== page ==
Cyber Espionage: What You Don’t Know Can Hurt You
Cyber espionage adds a unique element to the relationship between a business and its legal counsel. If your business possesses privileged information that would be useful for a competitor or an industry, then it is crucial that you obtain the best advice possible on what factors pose a threat to your business. There are now specific times when a business needs to consult with legal counsel about cybersecurity precautions. Clearly, one of those times is when the business experiences a cyber-incident and vital information is compromised. However, at this point, the damage is already done. Instead, the business has many opportunities to take pro-active precautions to avoid having such information compromised.
Unfortunately, there is no single law that determines a business’s duty to provide security for its data. Instead, depending on the situation, there can be common law obligations, contractual obligations, or statutes and regulations that determine a business’s obligation to protect certain information. Your business may be required to maintain a certain standard of security concerning the data that it possesses. For example, a covered financial institution, in accordance with the Gramm-Leach-Bliley Act, has one standard while other businesses subject to the Health Insurance Portability and Accountability Act have a different standard.
Additionally, your business must understand the scope of the covered data, which can include financial information to e-mails. In the circumstance when a security breach does occur, different laws, at both the State and Federal levels, may impose a duty to warn of the compromised data and the ways in which to do so. Further, depending on the circumstances, a business may need to follow certain procedures if a data breach has occurred, such as, who receives notice and in what time frame is notice given.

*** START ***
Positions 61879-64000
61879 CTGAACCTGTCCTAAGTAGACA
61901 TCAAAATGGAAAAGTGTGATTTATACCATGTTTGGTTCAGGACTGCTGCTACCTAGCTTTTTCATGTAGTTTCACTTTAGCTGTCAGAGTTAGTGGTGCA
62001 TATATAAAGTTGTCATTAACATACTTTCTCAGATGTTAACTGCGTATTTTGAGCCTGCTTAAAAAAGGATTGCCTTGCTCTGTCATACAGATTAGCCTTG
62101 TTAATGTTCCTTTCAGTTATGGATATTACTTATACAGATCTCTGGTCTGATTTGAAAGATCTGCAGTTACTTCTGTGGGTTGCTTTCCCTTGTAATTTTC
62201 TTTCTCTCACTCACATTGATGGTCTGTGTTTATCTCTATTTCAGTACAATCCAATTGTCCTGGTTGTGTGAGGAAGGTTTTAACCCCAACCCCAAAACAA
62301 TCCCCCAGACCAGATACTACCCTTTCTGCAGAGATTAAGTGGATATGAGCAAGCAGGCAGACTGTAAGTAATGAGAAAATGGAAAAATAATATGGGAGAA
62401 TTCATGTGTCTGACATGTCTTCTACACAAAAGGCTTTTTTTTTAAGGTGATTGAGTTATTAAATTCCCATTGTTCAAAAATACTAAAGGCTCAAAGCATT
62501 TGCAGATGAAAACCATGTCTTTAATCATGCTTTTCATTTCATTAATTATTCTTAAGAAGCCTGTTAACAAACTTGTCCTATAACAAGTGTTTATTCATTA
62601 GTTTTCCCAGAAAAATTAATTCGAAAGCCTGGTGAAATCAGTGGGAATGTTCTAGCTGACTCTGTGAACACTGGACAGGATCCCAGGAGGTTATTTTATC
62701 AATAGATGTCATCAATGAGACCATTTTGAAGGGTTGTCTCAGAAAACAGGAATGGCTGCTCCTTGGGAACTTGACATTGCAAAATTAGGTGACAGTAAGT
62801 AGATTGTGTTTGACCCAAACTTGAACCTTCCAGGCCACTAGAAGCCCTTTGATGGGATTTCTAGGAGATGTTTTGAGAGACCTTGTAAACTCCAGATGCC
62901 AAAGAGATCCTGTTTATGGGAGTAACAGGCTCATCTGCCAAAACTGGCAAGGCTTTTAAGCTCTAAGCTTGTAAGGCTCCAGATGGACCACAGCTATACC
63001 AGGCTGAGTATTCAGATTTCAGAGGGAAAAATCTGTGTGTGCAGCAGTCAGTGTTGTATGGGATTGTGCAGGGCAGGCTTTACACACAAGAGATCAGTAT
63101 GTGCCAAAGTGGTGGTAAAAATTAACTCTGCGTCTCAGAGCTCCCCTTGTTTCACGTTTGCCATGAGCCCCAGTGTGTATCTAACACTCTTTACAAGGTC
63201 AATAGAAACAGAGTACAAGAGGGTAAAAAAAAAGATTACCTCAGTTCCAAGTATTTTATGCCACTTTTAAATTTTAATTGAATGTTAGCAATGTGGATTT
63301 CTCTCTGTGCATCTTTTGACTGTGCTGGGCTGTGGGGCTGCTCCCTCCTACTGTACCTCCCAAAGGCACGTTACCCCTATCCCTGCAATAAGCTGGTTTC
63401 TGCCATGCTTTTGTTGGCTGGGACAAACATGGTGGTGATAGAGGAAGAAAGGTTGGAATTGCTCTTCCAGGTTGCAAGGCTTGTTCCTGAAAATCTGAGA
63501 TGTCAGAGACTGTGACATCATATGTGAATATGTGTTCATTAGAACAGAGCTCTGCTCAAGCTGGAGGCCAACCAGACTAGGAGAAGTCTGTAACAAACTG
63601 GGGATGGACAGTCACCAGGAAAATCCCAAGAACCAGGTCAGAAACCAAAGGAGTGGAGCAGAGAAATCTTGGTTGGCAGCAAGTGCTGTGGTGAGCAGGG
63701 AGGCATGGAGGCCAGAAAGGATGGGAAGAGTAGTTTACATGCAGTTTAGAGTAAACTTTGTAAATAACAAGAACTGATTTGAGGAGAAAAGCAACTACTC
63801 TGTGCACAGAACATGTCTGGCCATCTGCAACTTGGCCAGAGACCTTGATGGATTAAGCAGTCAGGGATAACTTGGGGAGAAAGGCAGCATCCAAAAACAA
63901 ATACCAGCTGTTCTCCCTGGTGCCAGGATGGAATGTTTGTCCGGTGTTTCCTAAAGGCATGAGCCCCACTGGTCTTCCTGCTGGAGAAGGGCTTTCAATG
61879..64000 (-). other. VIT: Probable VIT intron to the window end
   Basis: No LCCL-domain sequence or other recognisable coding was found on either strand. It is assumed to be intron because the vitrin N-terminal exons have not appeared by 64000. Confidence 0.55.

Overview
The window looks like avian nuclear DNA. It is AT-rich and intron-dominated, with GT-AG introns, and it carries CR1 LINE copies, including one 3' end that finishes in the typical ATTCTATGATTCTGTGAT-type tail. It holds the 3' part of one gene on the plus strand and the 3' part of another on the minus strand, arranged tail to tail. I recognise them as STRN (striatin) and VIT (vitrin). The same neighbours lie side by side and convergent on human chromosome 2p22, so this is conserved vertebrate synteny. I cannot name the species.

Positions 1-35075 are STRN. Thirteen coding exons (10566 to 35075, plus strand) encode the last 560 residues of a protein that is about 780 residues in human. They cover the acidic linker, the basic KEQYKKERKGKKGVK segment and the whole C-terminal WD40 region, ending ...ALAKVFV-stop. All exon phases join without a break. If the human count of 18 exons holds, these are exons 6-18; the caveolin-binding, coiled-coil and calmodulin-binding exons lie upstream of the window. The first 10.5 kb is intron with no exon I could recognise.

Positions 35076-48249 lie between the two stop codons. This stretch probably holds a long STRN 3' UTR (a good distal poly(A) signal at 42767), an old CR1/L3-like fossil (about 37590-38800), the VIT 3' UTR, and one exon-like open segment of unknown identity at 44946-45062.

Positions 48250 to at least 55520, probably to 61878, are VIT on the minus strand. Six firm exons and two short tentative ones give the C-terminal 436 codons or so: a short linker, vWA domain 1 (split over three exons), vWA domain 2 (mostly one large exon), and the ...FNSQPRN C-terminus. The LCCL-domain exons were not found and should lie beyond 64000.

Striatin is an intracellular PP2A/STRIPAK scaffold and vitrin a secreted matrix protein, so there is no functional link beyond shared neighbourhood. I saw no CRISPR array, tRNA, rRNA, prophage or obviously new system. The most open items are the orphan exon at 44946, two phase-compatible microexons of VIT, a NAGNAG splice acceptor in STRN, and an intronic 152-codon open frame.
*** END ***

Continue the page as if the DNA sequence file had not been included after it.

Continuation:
Unlike previous decades, technology now allows business employees to conduct business from portable devices, such as smart phones and tablets. By doing so, sensitive data is now being obtained and maintained outside of the traditional office environment and new processes and security measures must be in place. Although the convenience of a portable device adds to enhanced communication and productivity, this method of doing business also creates increased risk for cyber espionage. Hackers insert malware onto mobile devices, makingit imperative that your business maintain proper mobile device management. For example, if a device is lost or stolen, does your business have safeguards in place to protect the data accessible on that specific device. Also, those using a portable device need to know about the dangers of using public Wi-Fi systems and the danger that confidential communications can be intercepted and redirected elsewhere.
The bad actor is going to look for the weakest link in your business computer network and that is where the attack most likely will be focused. If you outsource work to an outside business that has access to your computer network, then that outside business may be your weakest link. An exploitation can occur, for example, through either a phishing attack or malware involving a virus program. The range of potential negative consequences should a data breach occur can range from unauthorized withdrawals from financial accounts to stolen personally identifiable information. The potential negative consequences can also include loss of nonpublic internal data, intellectual property, and internal operational details. Additionally, the business may be subject to fines or other penalties. If you have been a victim of intellectual property theft, you have rights during the different stages of a criminal prosecution. This is where legal counsel can further protect your interests.
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